Welcome to Politics Bites, where every afternoon at It's A Free Country, we bring you the unmissable quotes from the morning's political conversations on WNYC. Today on the Brian Lehrer Show, New York State Assemblyman Hakeem Jeffries, representing central Brooklyn (D-57) and New York State Senator John J. Flanagan (R-2) discussed the budget negotiations in Albany.
The first item to be served was not actually the budget, but Flanagan's bill to ban Salvia (Hannah Montana star Miley Cyrus' herb of choice) from New York State. The bill, which passed the State Senate on Monday, would slap a $500 fine on anyone caught selling the herb, which Flanagan likened to Marijuana and blamed for the death of a Roosevelt Island boy who jumped to his death after smoking it. Jeffries agreed that Salvia was dangerous and was confident the Assembly would come to an agreement with the Senate regarding a ban (currently the Assembly version of the bill would only ban it for minors).
On to the budget negotiations. Jeffries is lobbying to renew and strengthen the city's rent stabilization laws sooner rather than later (they expire on June 15) and include them in the budget.
It will be a catastrophe for working families and middle class new yorkers if we allow the laws to expire or even continue to exist in their current weakened form.
Flanagan didn't say he was against renewing the laws—but he doesn't think that the budget is the right arena for rent stabilization negotiations because he is afraid they'll drag out the fight. For Flanagan, the most important thing is that the budget is passed on time to meet the April 1 deadline. Likewise, he doesn't consider the budget the right place for Cuomo to write in a property tax cap. The State Senator is afraid that without mandate relief, local municipalities will not be able to raise enough funds to pay bills for local services like schools or police.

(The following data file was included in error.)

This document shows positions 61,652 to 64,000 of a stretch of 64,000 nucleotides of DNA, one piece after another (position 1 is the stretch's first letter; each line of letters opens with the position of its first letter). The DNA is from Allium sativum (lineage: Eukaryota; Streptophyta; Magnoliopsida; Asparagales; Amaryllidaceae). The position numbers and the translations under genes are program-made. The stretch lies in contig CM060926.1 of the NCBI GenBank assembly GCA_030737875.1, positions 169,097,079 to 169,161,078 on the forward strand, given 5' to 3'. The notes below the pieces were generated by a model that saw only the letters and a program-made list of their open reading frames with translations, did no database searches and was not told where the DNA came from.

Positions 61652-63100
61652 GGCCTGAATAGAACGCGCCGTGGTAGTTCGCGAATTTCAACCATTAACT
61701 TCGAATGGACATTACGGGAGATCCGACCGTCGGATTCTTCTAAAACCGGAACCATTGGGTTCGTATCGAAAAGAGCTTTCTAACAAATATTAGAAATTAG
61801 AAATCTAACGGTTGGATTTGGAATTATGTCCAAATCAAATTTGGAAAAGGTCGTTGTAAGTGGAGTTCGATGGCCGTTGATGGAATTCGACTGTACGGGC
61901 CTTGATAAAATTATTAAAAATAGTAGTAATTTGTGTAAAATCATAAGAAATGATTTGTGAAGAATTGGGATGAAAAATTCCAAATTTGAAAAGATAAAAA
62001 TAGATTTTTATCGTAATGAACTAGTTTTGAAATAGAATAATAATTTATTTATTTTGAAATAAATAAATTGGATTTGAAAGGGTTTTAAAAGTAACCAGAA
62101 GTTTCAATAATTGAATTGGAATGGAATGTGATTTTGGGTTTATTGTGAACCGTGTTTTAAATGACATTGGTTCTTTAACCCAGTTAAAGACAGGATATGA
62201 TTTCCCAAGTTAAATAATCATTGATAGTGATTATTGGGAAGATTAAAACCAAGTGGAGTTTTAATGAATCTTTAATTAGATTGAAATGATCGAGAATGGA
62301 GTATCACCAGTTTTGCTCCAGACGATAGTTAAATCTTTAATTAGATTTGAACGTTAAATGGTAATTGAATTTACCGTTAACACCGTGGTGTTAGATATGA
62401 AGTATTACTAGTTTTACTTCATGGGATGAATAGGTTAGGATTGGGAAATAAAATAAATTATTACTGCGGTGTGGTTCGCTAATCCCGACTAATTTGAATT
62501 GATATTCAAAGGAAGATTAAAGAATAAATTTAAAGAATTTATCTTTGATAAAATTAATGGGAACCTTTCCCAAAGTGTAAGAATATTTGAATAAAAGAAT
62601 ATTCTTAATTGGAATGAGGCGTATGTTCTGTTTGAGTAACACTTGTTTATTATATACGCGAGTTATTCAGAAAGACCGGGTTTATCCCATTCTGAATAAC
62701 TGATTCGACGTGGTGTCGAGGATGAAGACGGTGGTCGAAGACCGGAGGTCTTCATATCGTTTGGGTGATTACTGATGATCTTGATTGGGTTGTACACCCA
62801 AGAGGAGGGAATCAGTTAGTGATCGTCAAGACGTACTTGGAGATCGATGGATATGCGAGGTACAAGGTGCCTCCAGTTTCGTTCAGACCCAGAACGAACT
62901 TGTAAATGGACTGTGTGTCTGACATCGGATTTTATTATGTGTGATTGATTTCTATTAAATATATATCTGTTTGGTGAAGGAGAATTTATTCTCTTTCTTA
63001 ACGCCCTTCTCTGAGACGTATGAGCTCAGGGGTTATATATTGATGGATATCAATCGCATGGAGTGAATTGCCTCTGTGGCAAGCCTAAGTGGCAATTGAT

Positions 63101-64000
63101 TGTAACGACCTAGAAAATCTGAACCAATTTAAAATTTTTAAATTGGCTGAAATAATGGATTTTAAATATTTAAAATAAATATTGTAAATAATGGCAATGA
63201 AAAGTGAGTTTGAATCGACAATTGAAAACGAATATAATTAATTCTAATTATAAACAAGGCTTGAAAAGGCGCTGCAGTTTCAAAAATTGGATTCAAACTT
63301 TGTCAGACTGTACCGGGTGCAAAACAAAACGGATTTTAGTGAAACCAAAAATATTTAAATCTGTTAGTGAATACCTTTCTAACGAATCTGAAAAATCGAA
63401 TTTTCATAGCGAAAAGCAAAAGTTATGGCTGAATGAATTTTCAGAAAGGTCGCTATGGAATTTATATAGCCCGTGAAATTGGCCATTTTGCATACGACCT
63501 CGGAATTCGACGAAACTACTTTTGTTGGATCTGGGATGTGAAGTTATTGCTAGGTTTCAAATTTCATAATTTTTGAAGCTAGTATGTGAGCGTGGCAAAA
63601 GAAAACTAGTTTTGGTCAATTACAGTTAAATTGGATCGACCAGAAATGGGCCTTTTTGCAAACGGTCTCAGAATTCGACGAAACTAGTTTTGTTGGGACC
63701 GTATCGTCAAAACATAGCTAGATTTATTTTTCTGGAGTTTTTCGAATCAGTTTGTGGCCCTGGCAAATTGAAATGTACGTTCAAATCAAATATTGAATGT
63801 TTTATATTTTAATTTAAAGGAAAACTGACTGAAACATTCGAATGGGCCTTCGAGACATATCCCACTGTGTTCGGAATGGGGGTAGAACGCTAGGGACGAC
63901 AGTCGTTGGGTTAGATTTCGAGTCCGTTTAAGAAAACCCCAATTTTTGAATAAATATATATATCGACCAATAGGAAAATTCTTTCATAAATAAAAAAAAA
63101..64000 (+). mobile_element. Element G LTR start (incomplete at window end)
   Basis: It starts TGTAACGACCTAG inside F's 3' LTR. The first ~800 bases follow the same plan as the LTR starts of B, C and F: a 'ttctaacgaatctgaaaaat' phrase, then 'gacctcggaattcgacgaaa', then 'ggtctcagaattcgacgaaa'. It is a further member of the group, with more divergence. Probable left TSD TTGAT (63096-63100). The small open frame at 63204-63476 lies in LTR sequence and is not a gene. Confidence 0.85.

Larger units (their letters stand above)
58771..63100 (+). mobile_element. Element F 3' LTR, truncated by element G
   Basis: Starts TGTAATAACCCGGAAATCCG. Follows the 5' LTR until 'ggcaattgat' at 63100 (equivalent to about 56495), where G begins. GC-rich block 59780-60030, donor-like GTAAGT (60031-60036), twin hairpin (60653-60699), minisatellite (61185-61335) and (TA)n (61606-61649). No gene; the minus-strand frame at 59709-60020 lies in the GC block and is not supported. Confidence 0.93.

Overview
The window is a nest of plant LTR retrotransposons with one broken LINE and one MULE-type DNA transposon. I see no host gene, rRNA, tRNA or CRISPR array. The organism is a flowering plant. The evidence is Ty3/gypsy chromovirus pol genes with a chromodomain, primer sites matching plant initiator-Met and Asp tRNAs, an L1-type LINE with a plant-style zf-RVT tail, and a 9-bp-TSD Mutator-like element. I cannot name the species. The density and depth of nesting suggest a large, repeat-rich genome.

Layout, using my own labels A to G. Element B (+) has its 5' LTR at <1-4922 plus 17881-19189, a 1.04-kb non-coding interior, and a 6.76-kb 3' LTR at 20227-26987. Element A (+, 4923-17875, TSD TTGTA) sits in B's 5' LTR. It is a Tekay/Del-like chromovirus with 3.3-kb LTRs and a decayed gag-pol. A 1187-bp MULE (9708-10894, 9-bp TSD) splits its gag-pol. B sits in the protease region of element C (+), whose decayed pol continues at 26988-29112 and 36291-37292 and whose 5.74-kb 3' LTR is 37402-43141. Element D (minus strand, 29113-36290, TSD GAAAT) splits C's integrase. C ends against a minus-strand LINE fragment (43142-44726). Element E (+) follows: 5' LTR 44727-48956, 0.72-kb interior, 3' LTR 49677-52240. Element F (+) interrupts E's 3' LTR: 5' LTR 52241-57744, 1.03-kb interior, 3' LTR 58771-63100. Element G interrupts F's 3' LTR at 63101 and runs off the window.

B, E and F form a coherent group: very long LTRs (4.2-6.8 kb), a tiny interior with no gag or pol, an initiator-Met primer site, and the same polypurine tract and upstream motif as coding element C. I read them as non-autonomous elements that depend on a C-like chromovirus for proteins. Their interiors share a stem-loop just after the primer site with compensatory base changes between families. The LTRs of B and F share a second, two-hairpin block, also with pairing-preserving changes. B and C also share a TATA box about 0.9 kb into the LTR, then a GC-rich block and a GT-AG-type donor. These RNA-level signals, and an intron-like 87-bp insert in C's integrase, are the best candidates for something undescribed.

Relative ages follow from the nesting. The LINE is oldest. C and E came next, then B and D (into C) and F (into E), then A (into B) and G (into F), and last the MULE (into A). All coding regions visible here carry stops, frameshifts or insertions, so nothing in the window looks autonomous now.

The Governor's task force that came up with an 87 page report really didn't offer anything of genuine substance. We've taken very strong positions in the Senate that if we're going to have a property tax cap then there has to be meaningful, substantive, effective and immediate mandate relief.
The clearest point of contention between Flanagan and Jeffries is revealed in their positions on the good old millionaire's tax. They agree it would save about $706 million (a slim slice off the total $10 billion deficit the state needs to fill). For Jeffries, the money raised would with the tax could used to soften the other necessary cuts and furthermore, he said, the state tax structure would be more fair.
We need to have a progressive income tax structure in New York State. If we allow the millionaire's tax to lapse essentially a single individual making $20,000, a family of four making $40,000 would pay the same income tax rate as individuals making a million, five million or ten million. That's not fair in the state of New York.
For Flanagan, a millionaire's tax would be $706 million in more taxes that the state doesn't need. In his view, the state tax structure is already unfair.
If you look at the folks who are in that category, and most of us would certainly like to be in that category, they pay a whopping disproportionate percentage of the taxes right now so I think New Yorkers generally are over taxed.
So the $706 million dollar question is, what's "fair?"